Spatial histological heterogeneity, frequently reported in adult GBM [27, 28], was observed in all but one patient in our cohort (Fig. 1). Tissue from two DIPGs demonstrated intra-pontine histologic variation, including one with evidence of WHO grade II, III, and IV astrocytoma. We previously reported substantial histologic heterogeneity at various levels of the brainstem in DIPGs from autopsy [1]; other autopsy studies have reported limited histologic evaluation of one pontine site, most of which were high-grade [12]. Metastatic lesions in our cohort tended to be of lower histologic grade, a finding consistent with our prior report [1]. While variation in metastatic regions may represent sampling bias in areas of lower tumor content, our finding of histologic heterogeneity within the densely tumor-packed pons in DIPG reiterates the poor reliability of histopathological grading for clinical stratification [1].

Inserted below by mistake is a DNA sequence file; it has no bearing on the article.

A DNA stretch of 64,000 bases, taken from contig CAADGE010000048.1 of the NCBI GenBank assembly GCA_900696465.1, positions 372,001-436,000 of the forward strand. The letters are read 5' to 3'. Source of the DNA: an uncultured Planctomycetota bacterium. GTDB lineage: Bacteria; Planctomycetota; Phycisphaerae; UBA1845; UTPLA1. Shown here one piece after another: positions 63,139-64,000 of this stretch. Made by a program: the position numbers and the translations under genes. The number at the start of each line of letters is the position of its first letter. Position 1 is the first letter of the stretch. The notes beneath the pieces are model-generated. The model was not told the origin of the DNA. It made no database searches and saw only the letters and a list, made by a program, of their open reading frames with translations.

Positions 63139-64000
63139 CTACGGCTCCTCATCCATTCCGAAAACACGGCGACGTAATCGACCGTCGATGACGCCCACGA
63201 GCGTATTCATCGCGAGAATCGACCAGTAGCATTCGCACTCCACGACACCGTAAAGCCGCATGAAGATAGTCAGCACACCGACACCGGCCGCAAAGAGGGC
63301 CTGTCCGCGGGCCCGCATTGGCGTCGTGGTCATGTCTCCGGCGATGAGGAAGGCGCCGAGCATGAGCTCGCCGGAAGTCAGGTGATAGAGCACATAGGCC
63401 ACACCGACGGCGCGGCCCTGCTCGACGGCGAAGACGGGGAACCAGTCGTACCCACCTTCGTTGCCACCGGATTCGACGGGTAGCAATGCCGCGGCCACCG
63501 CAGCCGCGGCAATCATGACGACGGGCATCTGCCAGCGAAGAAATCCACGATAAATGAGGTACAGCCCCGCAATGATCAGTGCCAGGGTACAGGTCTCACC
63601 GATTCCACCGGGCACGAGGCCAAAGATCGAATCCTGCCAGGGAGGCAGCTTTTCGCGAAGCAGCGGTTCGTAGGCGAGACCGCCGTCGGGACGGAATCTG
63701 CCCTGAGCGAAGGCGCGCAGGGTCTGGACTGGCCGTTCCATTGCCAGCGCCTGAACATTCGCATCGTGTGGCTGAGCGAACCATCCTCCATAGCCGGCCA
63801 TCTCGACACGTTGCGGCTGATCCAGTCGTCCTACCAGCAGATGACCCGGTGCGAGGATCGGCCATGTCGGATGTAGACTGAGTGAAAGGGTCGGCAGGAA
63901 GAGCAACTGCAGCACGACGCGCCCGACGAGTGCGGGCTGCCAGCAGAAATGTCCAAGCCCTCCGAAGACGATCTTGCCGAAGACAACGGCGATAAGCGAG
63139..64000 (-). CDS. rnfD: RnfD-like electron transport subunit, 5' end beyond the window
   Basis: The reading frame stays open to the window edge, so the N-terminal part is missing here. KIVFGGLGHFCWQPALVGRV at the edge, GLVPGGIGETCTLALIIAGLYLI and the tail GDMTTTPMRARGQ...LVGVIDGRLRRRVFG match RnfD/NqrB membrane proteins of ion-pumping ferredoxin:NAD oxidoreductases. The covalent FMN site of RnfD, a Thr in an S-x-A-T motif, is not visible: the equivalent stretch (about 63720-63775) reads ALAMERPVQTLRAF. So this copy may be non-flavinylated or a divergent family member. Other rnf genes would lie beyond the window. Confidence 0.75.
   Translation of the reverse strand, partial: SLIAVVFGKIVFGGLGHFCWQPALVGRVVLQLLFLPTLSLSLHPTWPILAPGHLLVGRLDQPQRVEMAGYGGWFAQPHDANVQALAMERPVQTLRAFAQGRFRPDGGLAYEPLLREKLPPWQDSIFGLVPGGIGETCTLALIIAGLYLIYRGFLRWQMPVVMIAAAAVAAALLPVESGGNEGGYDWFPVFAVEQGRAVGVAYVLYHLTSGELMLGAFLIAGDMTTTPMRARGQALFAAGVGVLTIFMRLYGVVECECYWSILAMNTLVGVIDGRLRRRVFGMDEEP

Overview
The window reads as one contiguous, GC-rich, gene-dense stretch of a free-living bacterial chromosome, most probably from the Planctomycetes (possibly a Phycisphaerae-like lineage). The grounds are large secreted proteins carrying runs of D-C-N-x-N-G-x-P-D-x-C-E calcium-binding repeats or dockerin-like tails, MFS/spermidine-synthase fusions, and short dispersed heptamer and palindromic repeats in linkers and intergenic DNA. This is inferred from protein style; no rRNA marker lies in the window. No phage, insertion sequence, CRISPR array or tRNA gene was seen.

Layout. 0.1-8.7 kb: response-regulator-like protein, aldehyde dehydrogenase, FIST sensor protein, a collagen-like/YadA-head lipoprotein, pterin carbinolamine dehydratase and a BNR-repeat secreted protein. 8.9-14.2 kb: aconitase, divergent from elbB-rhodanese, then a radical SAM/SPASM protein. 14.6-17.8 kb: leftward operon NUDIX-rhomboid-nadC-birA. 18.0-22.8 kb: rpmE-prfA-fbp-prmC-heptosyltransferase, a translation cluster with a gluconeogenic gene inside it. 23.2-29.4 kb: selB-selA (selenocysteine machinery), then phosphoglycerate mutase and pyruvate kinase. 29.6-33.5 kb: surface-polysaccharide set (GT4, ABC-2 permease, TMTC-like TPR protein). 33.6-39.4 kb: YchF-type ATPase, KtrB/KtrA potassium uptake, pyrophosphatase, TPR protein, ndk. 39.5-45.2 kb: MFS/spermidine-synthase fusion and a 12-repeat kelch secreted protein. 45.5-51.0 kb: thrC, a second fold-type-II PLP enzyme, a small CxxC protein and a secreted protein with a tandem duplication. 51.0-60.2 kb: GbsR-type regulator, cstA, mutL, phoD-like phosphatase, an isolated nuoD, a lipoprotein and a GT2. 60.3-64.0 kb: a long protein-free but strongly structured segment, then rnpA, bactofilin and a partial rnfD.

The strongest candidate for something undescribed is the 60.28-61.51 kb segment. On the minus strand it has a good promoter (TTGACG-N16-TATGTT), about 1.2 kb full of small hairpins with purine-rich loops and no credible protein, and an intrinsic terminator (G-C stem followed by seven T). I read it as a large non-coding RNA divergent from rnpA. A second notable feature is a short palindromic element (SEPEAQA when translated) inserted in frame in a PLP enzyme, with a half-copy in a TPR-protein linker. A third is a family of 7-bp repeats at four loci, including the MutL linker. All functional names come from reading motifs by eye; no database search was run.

Significant temporal and spatial genetic and epigenetic heterogeneity has been reported in adult HGG, including regional variation of known driver mutations EGFR, MET, PTEN, and CDK6 [19], as well as heterogeneity of MGMT promoter methylation [29]. We are the first to undertake comprehensive evaluation of the spatial genomic landscape of DIPG and mHGG in children. The most significant genomic discovery in DIPG and mHGG, to date, has been that of recurrent mutations in evolutionarily highly-conserved histone genes H3F3A and HIST1H3B, resulting in replacement of lysine 27 by methionine (K27M); these mutually exclusive somatic alterations occur in approximately 80 % of DIPGs [14] and 50 % of pediatric thalamic GBMs [4, 5]. Unlike the remarkable intra-tumoral heterogeneity of driver mutations in adult HGG, we confirmed the presence of heterozygous K27M mutations in H3F3A or HIST1H3B in 100 % of tumor cells across all disease compartments in four and three DIPGs, respectively. This finding builds on prior reports demonstrating consistently high allelic frequency of histone mutations in all primary DIPG tumor cells using deep sequencing [1, 30] and Kambhampati et al. finding of conservation of H3.3-K27M by IHC between the pons and ventricular tumor extension in one DIPG patient from autopsy [11]. Activating point mutations of ACVR1, present in 20–30 % of DIPGs [5, 14] and potentially targetable, were also conserved across all tumor compartments. ACVR1 mutations were strongly associated with H3.1-K27M, as previously described [14]. Furthermore, spatial conservation of activating mutations of FGFR1, PIK3CA, and MET supports the therapeutic relevance of targeting the (RTK)-PI3K-MAPK pathway in DIPG. Spatial homogeneity of PIK3CA mutations, in particular, supports their role as “founder mutations” in pediatric HGG, as suggested by Wu et al. who discovered a common PIK3CA mutation (Q546K) in multiple tumor subclones derived from matched mHGG samples from diagnosis and recurrence, suggesting not only spatial but also longitudinal conservation [14]. Although TP53 aberrations were present across all tumor compartments, the type and location of aberration varied suggesting that they are critical, but likely secondary hits.